Report: Reading skills in early grades are crucial to success
Students who don’t have effective reading skills by the end of third grade are more likely to fall behind. Later achievement, including high school graduation, can be affected, a new report says.
Those working to improve high school and college graduation rates may need to focus their attention on a milestone that comes far earlier: whether students can read well by the end of third grade.
After that point, classroom materials tend to be more complex, and students who don’t have effective reading skills are more likely to fall behind.
A new report argues that third-grade reading proficiency heavily influences later achievement, including high school graduation. Currently, 83 percent of low-income fourth-graders taking the National Assessment of Educational Progress (NAEP) don’t achieve reading proficiency.
What’s needed, say the report’s authors and other education advocates, is more focus on children’s 0-8 years, as well as a system that does a better job of integrating early-childhood education, K-12, parental support, and health and human services.
“The end of third grade is a critical pivot point,” says Ralph Smith, executive vice president of the Annie E. Casey Foundation, which released the report. “When children get to fourth grade, there’s a high level of expectation that they will master material that’s more sophisticated and more complicated, and that they’re going to be active participants in their own learning by actively reading and digesting this information, including word problems for math.”
Mr. Smith argues that the time is ripe – with bipartisan support for tougher standards and more focus on early-childhood years – for a concerted effort to tackle the problem. One key, he says, is getting rid of the current fragmented approach to students’ learning.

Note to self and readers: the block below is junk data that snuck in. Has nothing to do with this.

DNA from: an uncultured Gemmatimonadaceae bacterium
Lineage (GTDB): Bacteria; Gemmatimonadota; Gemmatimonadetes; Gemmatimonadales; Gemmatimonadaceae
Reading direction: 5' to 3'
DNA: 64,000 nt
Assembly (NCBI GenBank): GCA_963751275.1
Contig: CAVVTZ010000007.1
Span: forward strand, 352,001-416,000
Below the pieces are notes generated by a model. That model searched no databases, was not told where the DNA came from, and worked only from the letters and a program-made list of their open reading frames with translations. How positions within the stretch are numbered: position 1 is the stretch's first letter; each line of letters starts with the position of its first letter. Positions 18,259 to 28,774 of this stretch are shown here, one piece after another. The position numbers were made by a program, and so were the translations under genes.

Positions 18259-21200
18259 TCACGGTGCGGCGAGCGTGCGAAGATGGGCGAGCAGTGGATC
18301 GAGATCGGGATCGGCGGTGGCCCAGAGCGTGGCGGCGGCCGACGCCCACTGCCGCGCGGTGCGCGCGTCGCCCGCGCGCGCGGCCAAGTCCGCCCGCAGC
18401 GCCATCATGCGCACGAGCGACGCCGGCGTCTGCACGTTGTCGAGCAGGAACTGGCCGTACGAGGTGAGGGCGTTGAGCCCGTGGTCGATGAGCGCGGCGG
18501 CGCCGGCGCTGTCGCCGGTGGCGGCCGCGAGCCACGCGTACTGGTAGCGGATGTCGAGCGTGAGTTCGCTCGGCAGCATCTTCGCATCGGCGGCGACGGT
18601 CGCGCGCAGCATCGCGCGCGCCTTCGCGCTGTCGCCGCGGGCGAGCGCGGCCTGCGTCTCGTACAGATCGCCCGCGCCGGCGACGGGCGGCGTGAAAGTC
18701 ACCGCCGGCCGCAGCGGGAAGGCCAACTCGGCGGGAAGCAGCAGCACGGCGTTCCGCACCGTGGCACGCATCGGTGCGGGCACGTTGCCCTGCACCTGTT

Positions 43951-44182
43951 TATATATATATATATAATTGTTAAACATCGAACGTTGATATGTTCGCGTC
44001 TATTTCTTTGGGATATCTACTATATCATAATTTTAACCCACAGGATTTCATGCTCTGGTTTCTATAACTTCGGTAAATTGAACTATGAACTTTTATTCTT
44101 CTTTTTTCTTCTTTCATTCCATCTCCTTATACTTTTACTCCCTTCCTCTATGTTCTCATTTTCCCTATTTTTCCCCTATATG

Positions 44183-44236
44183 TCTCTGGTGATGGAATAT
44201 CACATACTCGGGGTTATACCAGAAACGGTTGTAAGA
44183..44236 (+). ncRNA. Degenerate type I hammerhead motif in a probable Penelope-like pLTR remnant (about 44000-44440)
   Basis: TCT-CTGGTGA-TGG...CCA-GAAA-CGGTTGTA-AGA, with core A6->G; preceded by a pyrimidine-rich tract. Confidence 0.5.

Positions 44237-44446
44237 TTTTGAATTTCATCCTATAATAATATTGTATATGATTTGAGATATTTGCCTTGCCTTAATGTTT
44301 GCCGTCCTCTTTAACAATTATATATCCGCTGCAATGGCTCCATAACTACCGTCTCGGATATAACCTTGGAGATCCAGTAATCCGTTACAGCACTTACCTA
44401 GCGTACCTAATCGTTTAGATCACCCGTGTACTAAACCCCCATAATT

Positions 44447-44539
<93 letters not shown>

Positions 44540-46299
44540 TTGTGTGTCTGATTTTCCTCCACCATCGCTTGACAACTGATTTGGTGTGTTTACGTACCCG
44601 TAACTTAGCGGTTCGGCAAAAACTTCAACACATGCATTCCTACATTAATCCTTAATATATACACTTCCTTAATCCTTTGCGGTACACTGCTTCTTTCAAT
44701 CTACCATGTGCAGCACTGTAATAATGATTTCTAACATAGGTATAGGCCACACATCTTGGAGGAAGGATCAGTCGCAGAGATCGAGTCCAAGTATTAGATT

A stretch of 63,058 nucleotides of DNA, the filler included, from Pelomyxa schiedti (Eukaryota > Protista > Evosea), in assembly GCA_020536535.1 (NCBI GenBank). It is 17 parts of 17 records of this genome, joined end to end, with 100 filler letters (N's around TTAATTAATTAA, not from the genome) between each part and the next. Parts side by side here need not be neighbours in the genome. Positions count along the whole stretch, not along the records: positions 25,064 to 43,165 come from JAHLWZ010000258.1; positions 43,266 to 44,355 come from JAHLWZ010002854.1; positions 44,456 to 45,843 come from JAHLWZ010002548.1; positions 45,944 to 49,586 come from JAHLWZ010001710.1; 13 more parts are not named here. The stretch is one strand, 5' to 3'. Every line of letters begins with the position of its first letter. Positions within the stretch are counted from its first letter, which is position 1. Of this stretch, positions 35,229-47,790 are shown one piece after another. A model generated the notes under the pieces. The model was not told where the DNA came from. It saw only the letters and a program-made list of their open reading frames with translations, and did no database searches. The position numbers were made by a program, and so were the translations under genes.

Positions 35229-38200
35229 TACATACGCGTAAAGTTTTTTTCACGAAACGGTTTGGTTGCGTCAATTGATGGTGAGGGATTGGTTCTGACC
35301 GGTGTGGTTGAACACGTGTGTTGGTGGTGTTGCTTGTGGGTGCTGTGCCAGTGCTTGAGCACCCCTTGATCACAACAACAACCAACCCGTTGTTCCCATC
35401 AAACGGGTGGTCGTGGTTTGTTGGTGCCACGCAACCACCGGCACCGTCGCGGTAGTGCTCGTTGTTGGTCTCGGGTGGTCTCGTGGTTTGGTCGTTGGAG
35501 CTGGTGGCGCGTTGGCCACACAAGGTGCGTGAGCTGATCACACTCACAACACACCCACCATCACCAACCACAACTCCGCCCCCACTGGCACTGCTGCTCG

“Making the distinction between K-12 and early childhood is a fundamental mistake,” Smith says. “We are not going to be able to realize our fondest aspirations for an effective K-12 system without deep and continuing, coordinated investment in children from birth on.”
His report calls for attention to the role that parents and other caregivers play in those early years, in addition to school. It also focuses on two factors that contribute to low-income children’s poor reading achievement: chronic absences from school and learning loss over the summer.
“This may be the low-hanging fruit” in improving reading proficiency, he says.
Already, a number of entities – including states, districts, and nonprofits – are paying more attention to children’s first years and how to better integrate those into the K-12 system.
In Texas, one district has started a pilot project to weave together high-quality preschool, job training, and other support for low-income families.
“We believe that in order for the child to be successful, the family has to be successful,” says Elizabeth Garza, superintendent of the Edgewood Independent School District in San Antonio. The two-year-old program – supported by Casey and through other community partnerships – is already showing some results, she says, with reading scores improving in the first target school.
Many of the necessary services already exist, Ms. Garza says. “The hard part is coming together and saying how can we bring the services to the people and use the school as a conduit.”
This is an issue, some nonprofits agree, that should bring together a variety of groups, whether their traditional focus is education or poverty and human services.
“Obviously, access to quality education, great materials, and great teaching is important. But also important is that kids are healthy, that they have access to good nutrition, and that their families are stable,” says Stacey Stewart, an executive vice president at United Way Worldwide. “This research represents a way to galvanize people around one important goal that can make a difference in the lives of so many kids.”